ATLANTA — Georgia’s requirement that political organizations seeking to put a presidential candidate’s name on a statewide ballot have to get signatures from 1 percent of registered voters is unconstitutional, a federal judge has ruled.
U.S. District Judge Richard Story ruled Thursday in favor of the Green Party of Georgia and the Constitution Party of Georgia, which in May 2012 had sued Secretary of State Brian Kemp, whose office oversees elections in the state. The organizations argued that the signature requirement exceeded constitutional standards and infringed on their right to participate in the electoral process.
To be considered a political party under Georgia law, an organization’s candidate must have received 20 percent of the vote in the preceding gubernatorial or presidential election. A candidate nominated in a primary conducted by a recognized political party can appear on a Georgia ballot.
Independent candidates and those that represent other political organizations can appear on the ballot if they submit a nomination petition signed by a certain percentage of the registered voters eligible to vote in the last election. For a presidential candidate, state law sets that bar at 1 percent.
That means that in 2012 when the lawsuit was filed, a presidential candidate seeking access to the Georgia ballot had to get 50,334 signatures.
The 1 percent signature requirement is “unconstitutional as applied to presidential candidates and cannot stand,” Story wrote. He permanently barred Kemp from enforcing that provision against presidential candidates.
Because this is also an election year, Story wrote that he felt “compelled to assure that a procedure is in place to protect the very rights that this order seeks to secure: specifically, the rights of Georgia voters to fully participate in presidential elections by having a meaningful opportunity to vote for candidates other than those nominated by the two major political parties.”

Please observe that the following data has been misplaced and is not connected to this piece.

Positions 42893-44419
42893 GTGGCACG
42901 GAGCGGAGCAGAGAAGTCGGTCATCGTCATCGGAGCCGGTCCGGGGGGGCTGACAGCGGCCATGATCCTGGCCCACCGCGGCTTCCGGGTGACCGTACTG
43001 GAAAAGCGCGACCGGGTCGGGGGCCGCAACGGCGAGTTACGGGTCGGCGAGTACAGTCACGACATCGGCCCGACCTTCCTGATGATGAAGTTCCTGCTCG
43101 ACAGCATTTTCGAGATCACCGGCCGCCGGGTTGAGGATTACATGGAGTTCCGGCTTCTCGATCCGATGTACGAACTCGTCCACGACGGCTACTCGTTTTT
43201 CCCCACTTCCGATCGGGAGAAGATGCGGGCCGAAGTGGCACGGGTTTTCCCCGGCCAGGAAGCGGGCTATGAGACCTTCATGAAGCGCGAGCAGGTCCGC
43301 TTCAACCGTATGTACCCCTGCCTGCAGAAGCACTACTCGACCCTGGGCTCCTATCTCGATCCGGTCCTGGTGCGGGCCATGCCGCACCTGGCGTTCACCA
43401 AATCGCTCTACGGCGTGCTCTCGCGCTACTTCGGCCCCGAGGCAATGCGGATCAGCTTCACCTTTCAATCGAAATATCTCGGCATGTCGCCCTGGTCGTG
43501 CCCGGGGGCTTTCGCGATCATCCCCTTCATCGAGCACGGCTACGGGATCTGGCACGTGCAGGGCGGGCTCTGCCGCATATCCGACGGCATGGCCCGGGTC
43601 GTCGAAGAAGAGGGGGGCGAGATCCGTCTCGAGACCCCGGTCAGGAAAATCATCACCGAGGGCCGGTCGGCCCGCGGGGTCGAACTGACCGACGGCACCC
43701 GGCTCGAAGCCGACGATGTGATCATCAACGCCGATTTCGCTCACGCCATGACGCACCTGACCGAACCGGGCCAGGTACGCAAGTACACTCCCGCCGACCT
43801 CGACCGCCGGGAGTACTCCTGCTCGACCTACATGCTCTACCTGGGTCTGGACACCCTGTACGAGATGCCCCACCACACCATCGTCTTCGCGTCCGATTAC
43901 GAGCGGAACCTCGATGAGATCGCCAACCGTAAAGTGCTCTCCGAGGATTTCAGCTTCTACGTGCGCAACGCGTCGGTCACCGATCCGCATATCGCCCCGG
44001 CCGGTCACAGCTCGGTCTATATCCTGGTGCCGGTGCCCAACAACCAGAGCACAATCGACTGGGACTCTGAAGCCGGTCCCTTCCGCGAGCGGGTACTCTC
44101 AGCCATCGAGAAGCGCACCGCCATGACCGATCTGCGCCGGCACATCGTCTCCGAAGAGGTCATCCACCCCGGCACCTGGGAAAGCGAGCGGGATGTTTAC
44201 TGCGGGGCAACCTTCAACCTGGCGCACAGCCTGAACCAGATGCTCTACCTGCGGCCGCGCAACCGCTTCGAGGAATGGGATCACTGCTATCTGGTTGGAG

A presidential candidate must submit 7,500 signatures on a petition that otherwise complies with state law to be put on the ballot, Story wrote, adding that this would stand until the state Legislature enacts a permanent measure.
Kemp said in an e-mailed statement that he is discussing his legal options with the state attorney general’s office.
“Practically speaking, I do not foresee any issues implementing Judge Story’s ruling this election cycle,” he said. “This order only affects presidential candidates. It does not affect other candidates seeking public office this year.”
Georgia Green Party Co-Chairman Bruce Dixon said the ruling is a modest step in the right direction.
“In the future we hope to force that door open further, and to extend this right to Georgia voters electing members of Congress, the legislature, and constitutional and county offices,” he said in a statement on the organization’s Web site.
“Judge Story’s ruling is a first step toward leveling the playing field so that Georgians can select the candidate of their choice,” Georgia Constitution Party Chairman Ricardo Davis said by telephone.
Story had initially dismissed the lawsuit about two months after it was filed in 2012. The two political organizations appealed to the 11th U.S. Circuit Court of Appeals, which said in January 2014 that Story was wrong to dismiss the lawsuit and sent it back to him.